SAFFORD — Talk is cheap for two local teens — so they took action.
Two months ago, Jordan Walker, 13, and Arrow Hargis, 12, decided it was time to help the local ecology. So the pair formed the Treehouse Project with the goal of planting native trees throughout the Gila Valley.
“The community is a more pleasant place to be when there are trees,” Hargis told the Courier. “We’re trying to do as much as we can to help the environment and improve our quality of life.”
Walker and Hargis used September’s SalsaFest to spread their message and raised $262.75 at that event. With that money, they purchased 100 mesquite trees and two willows to be planted.
“We’re asking people if we can plant in their yards. We’re asking businesses if we can plant there, too,” Walker said. “We tell them we chose native trees because they last longer and are easier to take care of.”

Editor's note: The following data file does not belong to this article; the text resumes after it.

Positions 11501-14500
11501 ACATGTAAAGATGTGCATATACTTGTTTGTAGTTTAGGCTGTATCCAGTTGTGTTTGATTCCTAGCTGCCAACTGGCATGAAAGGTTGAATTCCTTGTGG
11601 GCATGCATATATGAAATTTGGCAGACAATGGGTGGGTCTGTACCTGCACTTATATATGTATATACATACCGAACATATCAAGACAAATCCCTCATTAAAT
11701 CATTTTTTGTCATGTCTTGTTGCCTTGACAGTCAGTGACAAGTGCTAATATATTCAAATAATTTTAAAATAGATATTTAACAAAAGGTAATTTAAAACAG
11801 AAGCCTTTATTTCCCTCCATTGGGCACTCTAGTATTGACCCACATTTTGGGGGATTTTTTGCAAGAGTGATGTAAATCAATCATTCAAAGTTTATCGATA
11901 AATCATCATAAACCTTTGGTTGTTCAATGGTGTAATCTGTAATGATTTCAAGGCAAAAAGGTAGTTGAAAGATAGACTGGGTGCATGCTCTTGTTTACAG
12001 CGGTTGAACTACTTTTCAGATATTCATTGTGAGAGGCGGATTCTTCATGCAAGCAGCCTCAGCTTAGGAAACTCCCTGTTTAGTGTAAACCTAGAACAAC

Gila Watershed Partnership has made its greenhouse at Eastern Arizona College’s Discovery Park Campus available to the young women to house their trees until ready for planting.
“We really appreciate the help we’ve gotten at Discovery Park,” Walker said.
Trees aren’t their only focus — they are also making an effort to collect trash and establish a stop littering campaign.
“It’s frustrating to see the trash; people aren’t respecting Mother Earth,” Hargis said.
The duo is now seeking help to get the message out on planting trees and performing cleanups around the area.
“It was frustrating to hear the ignorance of people when it comes to climate change,” Walker said. “Instead of waiting for someone else to do something, we decided we needed to step up.”
Those interested in helping can find the Treehouse Project across social media, @_tree__house_ on Instagram, Safford Tree House on Facebook and @TreeHouse Project on Twitter.